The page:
In Not Fade Away, we take a look at the legacy of some of the greatest albums of the past few decades – some iconic, some lesser known – as they celebrate significant anniversaries. Here, we focus on Metallica‘s ‘…And Justice For All,’ the album that introduced them to radio, MTV and arena headlining status. The record turns 25 this week.
You could hear the complaining about 35 seconds in. Metallica’s feverishly-anticipated follow-up to their breakthrough 1985 album Master Of Puppets started out pretty well, with James Hetfield and Kirk Hammett’s guitars swirling over each other, recorded normally, then reversed and played backwards on the album.
And then: enter the drums. Of all the things that angered fans about this album (They did a nine-minute ballad! They made a video! They’re touring arenas! They’re using a non-metal band — The Cult — as their opener! And didn’t they get a new bass player? Why can’t we hear him?), one thing that seemed to rankle them most was the sound of Lars Ulrich’s drums.
On the band’s first three albums, Ulrich pounded the drums like Black Sabbath’s Bill Ward or Led Zeppelin’s John Bonham had done years before. But on Justice, the drums sounded thin and clicky even though it was high up in the mix — like he was borrowing an electronic kit from a defunct new wave band. Producer Flemming Rasmussen, who had produced Master of Puppets and Metallica’s 1984 album Ride The Lightning, also helmed …Justice, but he wasn’t the original producer. Due to schedule conflicts, he wasn’t available when the band wanted to start, so they used Mike Clink, who had impressed the band with his work on a little album called Appetite For Destruction. But after a few weeks, it became apparent that Clink wasn’t the right guy for Metallica and Rasmussen returned to the fold.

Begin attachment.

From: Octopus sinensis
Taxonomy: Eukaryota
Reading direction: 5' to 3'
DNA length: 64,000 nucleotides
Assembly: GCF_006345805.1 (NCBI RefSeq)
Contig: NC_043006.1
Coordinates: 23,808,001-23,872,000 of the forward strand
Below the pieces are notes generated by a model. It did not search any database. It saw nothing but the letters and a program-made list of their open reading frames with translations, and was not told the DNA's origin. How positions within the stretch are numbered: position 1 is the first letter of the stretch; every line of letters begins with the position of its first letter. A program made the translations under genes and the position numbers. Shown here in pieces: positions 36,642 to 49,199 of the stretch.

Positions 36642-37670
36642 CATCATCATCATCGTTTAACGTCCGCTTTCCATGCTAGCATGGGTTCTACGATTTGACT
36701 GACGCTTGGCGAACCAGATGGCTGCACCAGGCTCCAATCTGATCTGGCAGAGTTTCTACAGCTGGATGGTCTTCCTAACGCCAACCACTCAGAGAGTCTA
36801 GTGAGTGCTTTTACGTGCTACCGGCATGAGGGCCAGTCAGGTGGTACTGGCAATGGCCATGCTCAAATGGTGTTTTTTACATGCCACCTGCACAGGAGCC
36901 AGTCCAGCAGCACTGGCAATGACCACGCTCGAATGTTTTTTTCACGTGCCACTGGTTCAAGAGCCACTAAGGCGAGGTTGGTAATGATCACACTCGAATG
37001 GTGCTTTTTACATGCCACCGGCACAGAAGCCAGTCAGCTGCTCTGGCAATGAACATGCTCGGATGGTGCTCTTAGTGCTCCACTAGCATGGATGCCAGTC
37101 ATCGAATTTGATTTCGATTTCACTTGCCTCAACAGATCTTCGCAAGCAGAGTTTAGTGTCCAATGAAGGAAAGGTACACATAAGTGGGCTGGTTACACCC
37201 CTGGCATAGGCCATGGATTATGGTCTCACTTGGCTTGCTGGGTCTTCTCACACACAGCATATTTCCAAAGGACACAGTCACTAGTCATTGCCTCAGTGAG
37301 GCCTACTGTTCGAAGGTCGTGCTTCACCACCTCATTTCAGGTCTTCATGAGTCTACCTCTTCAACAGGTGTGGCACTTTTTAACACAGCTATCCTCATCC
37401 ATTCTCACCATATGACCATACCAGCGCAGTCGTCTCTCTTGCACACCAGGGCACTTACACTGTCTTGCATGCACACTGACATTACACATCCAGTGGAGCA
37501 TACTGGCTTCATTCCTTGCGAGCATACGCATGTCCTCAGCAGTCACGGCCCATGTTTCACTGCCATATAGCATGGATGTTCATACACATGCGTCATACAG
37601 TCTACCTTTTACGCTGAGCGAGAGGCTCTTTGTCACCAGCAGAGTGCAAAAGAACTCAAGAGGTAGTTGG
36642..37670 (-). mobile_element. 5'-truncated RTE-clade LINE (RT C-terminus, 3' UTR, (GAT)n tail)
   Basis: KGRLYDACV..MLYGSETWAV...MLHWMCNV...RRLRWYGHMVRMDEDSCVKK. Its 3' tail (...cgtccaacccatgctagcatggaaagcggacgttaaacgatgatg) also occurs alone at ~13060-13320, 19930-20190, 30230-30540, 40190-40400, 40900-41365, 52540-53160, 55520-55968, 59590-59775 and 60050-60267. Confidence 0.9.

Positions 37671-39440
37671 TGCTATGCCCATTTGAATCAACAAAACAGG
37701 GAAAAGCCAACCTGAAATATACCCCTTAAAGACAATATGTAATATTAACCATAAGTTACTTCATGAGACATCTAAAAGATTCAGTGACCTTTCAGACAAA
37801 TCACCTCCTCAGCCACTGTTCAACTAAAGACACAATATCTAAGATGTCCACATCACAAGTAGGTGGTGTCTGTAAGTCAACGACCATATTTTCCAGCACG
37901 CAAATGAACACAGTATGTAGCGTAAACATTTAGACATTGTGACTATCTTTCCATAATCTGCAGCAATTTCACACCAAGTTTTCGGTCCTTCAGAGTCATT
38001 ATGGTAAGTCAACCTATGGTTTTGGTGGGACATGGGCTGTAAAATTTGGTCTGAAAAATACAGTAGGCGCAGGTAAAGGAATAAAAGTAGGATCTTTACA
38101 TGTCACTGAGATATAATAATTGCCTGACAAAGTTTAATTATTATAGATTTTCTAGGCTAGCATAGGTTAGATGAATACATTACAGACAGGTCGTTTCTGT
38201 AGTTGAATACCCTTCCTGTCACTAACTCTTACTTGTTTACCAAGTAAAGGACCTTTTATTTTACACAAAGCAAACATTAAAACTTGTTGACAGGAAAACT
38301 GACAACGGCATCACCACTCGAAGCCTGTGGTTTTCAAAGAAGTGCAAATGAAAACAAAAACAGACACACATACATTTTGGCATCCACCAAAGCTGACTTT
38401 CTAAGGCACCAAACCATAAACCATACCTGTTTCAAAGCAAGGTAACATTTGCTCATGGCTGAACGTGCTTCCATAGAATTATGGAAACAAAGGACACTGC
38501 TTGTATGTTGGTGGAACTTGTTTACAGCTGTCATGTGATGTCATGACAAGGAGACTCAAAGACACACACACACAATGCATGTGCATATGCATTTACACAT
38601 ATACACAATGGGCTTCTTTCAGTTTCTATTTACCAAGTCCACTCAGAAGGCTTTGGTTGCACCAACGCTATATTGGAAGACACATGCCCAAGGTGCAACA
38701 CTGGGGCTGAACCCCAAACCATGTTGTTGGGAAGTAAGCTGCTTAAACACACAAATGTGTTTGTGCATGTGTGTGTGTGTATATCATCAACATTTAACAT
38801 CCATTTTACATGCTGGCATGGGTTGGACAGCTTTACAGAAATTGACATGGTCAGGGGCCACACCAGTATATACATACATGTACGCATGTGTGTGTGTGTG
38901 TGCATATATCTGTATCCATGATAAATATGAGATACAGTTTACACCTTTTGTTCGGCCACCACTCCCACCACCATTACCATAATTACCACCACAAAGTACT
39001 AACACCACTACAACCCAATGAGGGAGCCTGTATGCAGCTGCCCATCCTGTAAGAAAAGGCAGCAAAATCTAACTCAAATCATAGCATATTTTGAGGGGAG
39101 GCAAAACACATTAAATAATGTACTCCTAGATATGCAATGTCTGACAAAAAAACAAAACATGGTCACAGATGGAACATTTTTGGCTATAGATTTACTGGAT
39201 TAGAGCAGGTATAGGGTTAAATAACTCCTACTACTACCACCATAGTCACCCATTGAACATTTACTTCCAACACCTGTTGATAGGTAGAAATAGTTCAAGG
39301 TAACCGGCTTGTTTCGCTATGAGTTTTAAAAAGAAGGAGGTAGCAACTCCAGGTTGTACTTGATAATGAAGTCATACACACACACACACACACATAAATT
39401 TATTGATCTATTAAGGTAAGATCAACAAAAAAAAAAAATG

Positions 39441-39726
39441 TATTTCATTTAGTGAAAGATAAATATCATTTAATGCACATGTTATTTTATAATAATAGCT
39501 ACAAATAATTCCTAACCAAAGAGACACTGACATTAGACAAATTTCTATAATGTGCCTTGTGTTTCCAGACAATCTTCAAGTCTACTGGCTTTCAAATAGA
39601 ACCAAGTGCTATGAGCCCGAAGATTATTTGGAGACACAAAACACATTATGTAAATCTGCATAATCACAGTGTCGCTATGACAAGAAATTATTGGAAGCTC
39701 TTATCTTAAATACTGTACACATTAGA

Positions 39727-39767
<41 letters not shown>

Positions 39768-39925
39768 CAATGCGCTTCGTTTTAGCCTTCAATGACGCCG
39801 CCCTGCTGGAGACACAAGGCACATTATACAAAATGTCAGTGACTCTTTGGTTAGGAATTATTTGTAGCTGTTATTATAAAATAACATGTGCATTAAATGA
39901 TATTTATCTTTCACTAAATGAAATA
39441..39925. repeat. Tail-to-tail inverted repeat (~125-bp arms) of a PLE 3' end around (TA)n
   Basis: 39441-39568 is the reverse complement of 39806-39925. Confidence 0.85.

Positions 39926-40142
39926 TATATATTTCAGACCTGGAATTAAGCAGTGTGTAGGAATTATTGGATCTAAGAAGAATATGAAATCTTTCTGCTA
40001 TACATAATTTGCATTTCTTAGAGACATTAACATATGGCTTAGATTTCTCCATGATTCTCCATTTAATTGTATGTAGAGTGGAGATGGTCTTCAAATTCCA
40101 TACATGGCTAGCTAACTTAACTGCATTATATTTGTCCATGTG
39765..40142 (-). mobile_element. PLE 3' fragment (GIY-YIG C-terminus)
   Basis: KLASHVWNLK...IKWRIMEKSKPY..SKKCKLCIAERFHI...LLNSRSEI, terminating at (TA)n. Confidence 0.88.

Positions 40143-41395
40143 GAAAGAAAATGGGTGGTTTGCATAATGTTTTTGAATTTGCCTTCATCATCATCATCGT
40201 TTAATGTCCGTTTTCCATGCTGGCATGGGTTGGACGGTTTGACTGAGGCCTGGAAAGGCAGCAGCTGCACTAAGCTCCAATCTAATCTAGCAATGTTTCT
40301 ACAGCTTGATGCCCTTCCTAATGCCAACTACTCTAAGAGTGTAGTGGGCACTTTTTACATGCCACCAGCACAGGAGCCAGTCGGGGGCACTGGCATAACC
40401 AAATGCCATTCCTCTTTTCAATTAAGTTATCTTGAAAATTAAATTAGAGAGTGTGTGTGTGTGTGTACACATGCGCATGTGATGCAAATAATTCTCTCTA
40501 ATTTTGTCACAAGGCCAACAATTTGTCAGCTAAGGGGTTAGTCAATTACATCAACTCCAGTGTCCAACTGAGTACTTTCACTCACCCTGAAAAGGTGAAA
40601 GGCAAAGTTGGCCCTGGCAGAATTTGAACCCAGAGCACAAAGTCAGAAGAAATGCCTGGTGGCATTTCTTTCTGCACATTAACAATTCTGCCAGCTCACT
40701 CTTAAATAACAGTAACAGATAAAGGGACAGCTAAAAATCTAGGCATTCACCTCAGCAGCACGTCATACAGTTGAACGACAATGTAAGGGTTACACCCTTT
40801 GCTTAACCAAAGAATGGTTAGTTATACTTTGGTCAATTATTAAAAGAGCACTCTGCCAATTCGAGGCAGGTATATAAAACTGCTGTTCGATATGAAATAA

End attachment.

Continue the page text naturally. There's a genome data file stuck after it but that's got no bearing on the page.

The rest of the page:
As Mr. Rasmussen told Radio.com, “I was booked all through January and February of 1988, and the band wanted to start January 3. On January 21, Lars called me and simply asked: ‘When can You come?’ So I pushed all my [previously booked] sessions together and left for Los Angeles on February 14.
“When I got there, they had only recorded one song, which was one of the B-sides, and I was not too pleased with that. So, we started from scratch.”
And while he produced the album, he didn’t mix it; the band had already hired Steve Thompson and Michael Barbiero (who mixed Appetite For Destruction) for those duties. Rasmussen maintains that Ulrich’s drums were well recorded.
“I was very surprised when I heard the mix, but assumed it was what the band (i.e. Lars and James) wanted,” he said. “It didn’t sound like that when I left the session.”
— Brian Ives, Radio.com